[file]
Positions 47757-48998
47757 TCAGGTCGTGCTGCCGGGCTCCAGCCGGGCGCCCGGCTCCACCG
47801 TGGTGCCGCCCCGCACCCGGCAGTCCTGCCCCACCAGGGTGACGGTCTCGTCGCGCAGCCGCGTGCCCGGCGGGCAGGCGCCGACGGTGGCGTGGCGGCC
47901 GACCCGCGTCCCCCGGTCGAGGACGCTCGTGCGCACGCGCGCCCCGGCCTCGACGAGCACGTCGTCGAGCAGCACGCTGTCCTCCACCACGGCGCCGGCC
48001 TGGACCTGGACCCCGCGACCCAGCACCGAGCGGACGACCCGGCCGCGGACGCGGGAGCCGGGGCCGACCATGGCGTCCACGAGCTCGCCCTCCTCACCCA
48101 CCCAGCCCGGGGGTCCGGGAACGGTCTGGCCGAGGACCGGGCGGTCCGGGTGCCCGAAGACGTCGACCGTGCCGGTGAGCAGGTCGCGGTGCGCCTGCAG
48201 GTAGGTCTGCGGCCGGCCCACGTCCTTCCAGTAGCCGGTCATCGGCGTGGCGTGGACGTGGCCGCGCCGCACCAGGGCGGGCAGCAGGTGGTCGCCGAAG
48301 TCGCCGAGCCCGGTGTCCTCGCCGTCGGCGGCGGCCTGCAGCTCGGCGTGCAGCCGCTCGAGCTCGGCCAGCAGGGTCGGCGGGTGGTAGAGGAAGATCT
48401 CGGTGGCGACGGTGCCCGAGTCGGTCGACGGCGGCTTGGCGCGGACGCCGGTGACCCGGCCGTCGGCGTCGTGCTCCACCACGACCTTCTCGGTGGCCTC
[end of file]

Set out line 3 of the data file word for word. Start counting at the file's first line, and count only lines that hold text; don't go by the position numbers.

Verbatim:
47801 TGGTGCCGCCCCGCACCCGGCAGTCCTGCCCCACCAGGGTGACGGTCTCGTCGCGCAGCCGCGTGCCCGGCGGGCAGGCGCCGACGGTGGCGTGGCGGCC